Wednesday, June 22, 2011

2010-2011 By the Tens -- Forwards: Eric Fehr

Eric Fehr

Theme: “Promises are like the full moon, if they are not kept at once they diminish day by day”
-- German Proverb

Eric Fehr was drafted in 2003, famously one spot ahead of Ryan Getzlaf (famous among Caps fans, at least), and before he would post two consecutive seasons with Brandon in the WHL in which he scored at least 50 goals. Since then, Fehr’s career has been a battle – to overcome injury, to escape the occasional sentences to the coach’s dog house, to find the scoring touch he had in junior hockey. The Caps have had glimpses of the latter from time to time, including once on a famous stage (to which we will return).

But the facts are these – Fehr has not yet played 70 games in a season. He has topped the 20 goal plateau only once, and he has suffered repeated injuries to his shoulders that have cast doubt over his future as a productive professional hockey player (he had post-season surgery on his right shoulder that could render him unready to start training camp in September).

Last season, largely due to injury (he missed 23 games to shoulder injuries and two other for “upper body” injuries), he regressed from his 2009-2010 numbers. And when he was in the lineup, he was not approaching his 2009-2010 scoring rate. In fact, except for a brief spike in production around the New Year – a six game stretch from December 19th through January 8th in which he was 4-3-7, plus-5 – he had a dismal season (6-7-13, minus-5 in his other 46 games).

Again, though, there were glimpses. When he was healthy or fresh, he could produce. Consider this; Fehr began the season with two goals in his first three games. When he returned from his 22-game injury hiatus on March 9th, he recorded a pair of goals in his first game back. He had three goals and five points over four games after missing two of three games (for personal reasons) at the end of December. Those three instances account for 7-6-13 of his total production for the year, covering only eight games of his 52-game season. His overall ten-game splits look like this:

Even with his diminished capacity and limited production, there were glimpses. Among forwards playing in at least half the Caps’ season, Fehr finished fourth in goals per 60 minutes at 5-on-5 (numbers from And he did that largely by being the only goal scorer on what line he played on – he was next to last among that same group of forwards in goals for/on ice per 60 minutes at 5-on-5. Comparing the two sets of numbers, he looks to have done much of the scoring on his line.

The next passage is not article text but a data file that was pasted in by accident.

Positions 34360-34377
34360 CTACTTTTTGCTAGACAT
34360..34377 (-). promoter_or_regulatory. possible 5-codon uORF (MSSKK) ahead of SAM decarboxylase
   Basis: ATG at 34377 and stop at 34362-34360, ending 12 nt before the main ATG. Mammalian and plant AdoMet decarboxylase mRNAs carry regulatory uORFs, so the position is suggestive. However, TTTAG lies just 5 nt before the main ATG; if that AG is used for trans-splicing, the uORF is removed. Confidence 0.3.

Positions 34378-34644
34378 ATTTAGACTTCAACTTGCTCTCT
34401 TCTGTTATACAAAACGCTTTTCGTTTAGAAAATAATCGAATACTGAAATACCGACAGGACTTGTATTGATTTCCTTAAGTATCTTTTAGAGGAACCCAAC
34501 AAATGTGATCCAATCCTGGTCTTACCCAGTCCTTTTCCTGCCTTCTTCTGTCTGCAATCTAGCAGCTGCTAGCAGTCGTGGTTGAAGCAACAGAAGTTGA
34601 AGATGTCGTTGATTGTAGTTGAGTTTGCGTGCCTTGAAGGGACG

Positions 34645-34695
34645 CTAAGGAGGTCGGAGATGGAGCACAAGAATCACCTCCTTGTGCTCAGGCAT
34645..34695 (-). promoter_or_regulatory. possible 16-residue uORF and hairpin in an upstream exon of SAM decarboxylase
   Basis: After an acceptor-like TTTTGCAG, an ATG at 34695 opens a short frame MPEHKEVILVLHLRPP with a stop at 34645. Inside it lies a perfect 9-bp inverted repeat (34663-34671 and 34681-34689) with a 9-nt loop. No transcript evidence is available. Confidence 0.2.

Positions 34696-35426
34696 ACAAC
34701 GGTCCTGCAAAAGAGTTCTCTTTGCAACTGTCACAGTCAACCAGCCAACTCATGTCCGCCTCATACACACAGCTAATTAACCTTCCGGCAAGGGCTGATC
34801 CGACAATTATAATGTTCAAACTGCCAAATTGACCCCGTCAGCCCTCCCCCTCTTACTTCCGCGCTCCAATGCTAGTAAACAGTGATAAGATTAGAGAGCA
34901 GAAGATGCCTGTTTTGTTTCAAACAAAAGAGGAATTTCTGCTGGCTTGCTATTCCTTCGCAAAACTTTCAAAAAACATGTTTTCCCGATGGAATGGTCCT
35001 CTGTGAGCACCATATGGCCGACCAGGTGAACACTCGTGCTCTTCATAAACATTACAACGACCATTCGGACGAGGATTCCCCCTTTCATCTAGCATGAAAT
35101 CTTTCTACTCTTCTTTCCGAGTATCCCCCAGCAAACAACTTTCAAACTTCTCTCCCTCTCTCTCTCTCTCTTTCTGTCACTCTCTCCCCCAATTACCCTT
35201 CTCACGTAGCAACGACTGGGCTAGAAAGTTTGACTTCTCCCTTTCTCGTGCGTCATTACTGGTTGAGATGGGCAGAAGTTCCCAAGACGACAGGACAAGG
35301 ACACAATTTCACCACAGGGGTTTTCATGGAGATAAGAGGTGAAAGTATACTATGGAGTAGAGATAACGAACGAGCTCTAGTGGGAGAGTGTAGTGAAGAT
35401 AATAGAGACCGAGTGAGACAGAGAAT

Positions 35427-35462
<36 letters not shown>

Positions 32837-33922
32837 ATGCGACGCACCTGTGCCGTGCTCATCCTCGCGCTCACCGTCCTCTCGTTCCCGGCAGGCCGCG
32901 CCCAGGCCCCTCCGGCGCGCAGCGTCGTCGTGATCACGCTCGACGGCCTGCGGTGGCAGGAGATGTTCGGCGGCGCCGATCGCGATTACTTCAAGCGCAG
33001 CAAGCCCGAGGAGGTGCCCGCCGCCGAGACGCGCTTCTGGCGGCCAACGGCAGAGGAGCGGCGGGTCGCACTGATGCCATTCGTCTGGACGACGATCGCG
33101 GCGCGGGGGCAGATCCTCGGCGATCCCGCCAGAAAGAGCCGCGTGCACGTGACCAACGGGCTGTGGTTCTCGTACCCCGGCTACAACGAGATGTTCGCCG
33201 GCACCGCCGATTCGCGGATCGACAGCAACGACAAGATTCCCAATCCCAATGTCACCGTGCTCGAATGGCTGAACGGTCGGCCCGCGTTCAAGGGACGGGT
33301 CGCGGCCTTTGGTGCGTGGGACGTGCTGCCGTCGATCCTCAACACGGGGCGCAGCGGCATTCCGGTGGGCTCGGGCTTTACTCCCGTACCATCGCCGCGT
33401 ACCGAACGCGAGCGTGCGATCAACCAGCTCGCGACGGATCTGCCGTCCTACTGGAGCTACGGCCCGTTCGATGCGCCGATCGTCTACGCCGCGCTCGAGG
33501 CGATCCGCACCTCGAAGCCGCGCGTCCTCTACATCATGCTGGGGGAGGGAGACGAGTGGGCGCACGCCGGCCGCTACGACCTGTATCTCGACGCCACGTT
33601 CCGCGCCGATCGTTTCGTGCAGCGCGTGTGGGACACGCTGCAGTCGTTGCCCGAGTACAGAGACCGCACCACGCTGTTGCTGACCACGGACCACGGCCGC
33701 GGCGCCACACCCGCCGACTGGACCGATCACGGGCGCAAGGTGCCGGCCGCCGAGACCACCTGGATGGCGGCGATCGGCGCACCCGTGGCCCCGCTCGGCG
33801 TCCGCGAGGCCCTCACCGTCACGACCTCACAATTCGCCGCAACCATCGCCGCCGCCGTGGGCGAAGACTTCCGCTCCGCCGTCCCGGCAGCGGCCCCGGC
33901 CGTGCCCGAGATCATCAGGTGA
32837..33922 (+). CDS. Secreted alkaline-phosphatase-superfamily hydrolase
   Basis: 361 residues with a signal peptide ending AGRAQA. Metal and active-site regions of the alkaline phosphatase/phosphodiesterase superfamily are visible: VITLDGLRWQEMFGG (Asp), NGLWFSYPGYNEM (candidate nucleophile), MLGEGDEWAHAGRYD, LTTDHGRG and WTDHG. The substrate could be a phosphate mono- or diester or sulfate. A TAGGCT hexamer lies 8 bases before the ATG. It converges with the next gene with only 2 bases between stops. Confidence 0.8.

He did benefit, however, from the fact that he faced the weakest competition of any Caps forward that played at least half the season with the team (although the quality of competition he faced was comparatively weak as well – fourth weakest among those 11 Caps forwards). Still, he could not muster a level of production level to match what he did last year, in what is now his career year in the NHL:

Odd Fehr Fact… If Fehr could have duplicated his home production on the road, he would have had a nice season. On an 82-game basis, Fehr produced at a 20-23-43 pace at home, 11-6-17 pace on the road.

Game to Remember… January 1, 2011. On the game’s biggest regular season stage, Fehr had what might have been his best game as a Cap. In the 2011 Bridgestone Winter Classic against the Pittsburgh Penguins, he had his second two-goal game with Washington (first of two in the 2010-2011 season) – one of them the game-winner, the other a third-period insurance goal (the two goals being scored in a four-shift span for Fehr). He added two blocked shots and was plus-2 for the night, all while playing in less than ten minutes in the Caps’ 3-1 win.